As an advocate on teen driver safety for more than 75 years and a leader in advocacy and research into better teen licensing, AAA concurs with report recommendations that improving laws and increasing compliance with state GDL systems are two key opportunities to resume the downward trend in teen driver deaths.

Graduated driver licensing has been shown to be highly effective at reducing teen crashes, deaths, and injuries, but it is not our only path to improving teen driver safety.  Parents play a key role in setting rules and working with their teens to become safe teen drivers.  AAA has a range of programs that can help parents keep their teens safe on the road, from driver education classes and parent-teen driving agreements to our award-winning teen driver safety website for families, www.teendriving.aaa.com.

ORLANDO, Fla., March 10, 2011

With traffic crashes the leading cause of death for teens, making sure new drivers have a foundation in basic driving skills is critical to their safety behind the wheel

Christie HydeHaving a new teen driver in a household can be a stressful experience with good reason. Traffic crashes are the leading cause of death for teens, and more teens die from traffic crashes each year than by homicide, suicide and drugs and alcohol combined.
While it’s critical that parents be fully engaged in their teens’ process of learning to drive, AAA also recommends the use of a qualified, professional driving instructor, which is a requirement to receive a license in some states.

“Quality driving instruction provides the foundation needed for safe driving practices. Instructors ensure their students have the basic skills, knowledge and habits needed for safety on the road,” said Dr. Bill Van Tassel, AAA National Manager of Driver Training Programs. “Using a third-party instructor also can eliminate some of the added stress and emotion that can occur between parents and teens and allow a calmer focus on learning to drive safely.”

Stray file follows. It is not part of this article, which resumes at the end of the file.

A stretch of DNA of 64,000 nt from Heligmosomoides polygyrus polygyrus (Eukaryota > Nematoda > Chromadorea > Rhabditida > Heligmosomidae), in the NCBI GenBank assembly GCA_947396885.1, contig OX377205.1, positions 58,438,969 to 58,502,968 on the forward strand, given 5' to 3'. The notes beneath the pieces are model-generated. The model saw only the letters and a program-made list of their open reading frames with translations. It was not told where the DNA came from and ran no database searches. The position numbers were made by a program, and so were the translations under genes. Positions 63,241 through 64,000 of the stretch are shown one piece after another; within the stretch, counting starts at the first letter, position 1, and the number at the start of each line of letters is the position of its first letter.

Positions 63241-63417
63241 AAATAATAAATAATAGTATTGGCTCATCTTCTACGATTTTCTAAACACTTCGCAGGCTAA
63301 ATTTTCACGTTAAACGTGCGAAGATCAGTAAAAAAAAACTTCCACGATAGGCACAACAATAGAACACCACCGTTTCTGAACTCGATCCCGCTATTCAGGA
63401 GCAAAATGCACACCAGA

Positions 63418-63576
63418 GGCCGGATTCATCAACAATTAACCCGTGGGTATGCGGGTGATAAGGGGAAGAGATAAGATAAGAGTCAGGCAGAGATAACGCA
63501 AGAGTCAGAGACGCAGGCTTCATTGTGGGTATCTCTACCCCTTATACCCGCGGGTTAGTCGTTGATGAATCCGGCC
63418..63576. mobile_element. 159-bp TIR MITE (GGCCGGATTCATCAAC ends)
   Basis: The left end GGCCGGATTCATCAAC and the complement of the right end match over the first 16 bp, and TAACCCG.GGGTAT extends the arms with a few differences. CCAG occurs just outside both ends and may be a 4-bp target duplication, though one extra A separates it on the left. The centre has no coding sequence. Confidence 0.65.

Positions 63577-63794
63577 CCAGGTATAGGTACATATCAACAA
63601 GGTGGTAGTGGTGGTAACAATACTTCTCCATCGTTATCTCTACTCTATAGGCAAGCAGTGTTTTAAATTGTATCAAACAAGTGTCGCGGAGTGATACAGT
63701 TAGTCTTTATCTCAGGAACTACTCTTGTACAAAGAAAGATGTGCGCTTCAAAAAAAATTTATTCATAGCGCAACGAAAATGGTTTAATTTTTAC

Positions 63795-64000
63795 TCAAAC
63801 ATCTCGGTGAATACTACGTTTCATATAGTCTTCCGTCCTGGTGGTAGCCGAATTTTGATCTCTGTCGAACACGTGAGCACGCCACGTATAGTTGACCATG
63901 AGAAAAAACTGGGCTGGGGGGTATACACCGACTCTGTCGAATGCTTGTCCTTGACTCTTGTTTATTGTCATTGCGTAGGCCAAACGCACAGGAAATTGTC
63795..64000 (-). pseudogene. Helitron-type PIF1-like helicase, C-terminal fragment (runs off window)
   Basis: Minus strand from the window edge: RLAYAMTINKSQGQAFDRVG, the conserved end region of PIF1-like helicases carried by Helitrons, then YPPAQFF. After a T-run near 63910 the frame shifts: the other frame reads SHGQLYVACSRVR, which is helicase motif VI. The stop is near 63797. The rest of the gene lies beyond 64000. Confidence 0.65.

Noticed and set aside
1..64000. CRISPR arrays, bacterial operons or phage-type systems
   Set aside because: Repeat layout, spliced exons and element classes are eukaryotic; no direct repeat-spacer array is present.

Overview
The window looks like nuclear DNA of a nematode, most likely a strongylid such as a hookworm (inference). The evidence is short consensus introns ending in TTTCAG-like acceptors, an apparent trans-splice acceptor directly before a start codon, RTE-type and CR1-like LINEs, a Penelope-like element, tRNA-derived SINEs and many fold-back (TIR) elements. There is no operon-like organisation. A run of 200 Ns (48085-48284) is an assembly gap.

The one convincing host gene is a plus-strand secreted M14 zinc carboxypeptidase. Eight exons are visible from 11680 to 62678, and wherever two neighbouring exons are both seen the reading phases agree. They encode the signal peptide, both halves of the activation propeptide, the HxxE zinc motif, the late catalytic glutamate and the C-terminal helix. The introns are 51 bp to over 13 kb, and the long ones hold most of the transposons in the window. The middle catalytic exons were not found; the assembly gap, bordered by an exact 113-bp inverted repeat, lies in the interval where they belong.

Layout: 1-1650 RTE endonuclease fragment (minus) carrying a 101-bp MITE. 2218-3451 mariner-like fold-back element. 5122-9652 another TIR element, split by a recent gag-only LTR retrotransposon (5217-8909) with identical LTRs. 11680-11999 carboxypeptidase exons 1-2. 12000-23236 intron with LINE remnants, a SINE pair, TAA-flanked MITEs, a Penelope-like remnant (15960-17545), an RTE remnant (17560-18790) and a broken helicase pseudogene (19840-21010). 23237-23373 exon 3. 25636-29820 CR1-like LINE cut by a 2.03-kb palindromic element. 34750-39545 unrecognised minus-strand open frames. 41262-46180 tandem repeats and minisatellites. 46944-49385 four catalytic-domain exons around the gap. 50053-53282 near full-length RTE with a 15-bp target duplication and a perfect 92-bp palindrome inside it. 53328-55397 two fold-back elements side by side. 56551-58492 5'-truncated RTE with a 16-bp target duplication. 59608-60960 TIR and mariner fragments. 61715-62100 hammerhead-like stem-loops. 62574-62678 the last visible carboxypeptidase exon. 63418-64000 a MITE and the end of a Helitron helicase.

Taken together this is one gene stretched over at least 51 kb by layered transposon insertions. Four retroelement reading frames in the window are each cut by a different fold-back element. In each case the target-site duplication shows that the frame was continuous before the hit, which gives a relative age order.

Additional Resources

However, not all driving schools are the same. To help parents identify the best driving school for their teen, AAA offers the following checklist:

Ask Friends and Neighbors. Seek recommendations and ask why they selected a particular driving school.

Call and Visit Several Schools. Ask to see classrooms and to observe part of a course. Classrooms should be clean, orderly and setup to conduct classroom sessions. Check that there is a desk for each student in the class with a clear view of any visual displays.

Review Course Curriculum or Textbook. There should be a study guide or textbook for each student. Materials should be current and in good condition. Each student also should receive a copy of the state driver’s handbook.

Ensure Classroom and Behind-the-Wheel Sessions are Integrated. The ideal course integrates classroom and behind-the-wheel training. Classroom time should consist of a structured lesson plan that includes coverage of risk prevention and the fundamentals of defensive driving practices. Behind-the-wheel sessions should correspond with the classroom lesson plan to reinforce and demonstrate the practical usage of the concepts. Beginners learn best with two in-car lessons each week. Driving environments should include residential streets, city traffic, rural roads, highways and limited-access freeways.

Check the Details. Ask about refund policies, class make-up policies and remedial training policies. Find out if a signed contract is required.

Check References and Complaints. Check with the Better Business Bureau on any complaints against the school. Ask for references of previous students and parents that can be called about their experiences with the school.

When searching for a driving school, parents can consider AAA-affiliated schools. Any school that displays the AAA logo has been thoroughly reviewed and must maintain:

  • Late-model, safe driver training cars
  • Up-to-date training materials
  • Professionally trained instructors
  • A record of good business practices
  • Discounts to AAA members

Detailed tips about driving schools, as well as a driving school evaluation checklist, are available for free in AAA’s Choosing a Driving School brochure, which is available to download online from AAA’s Keys 2 Drive website.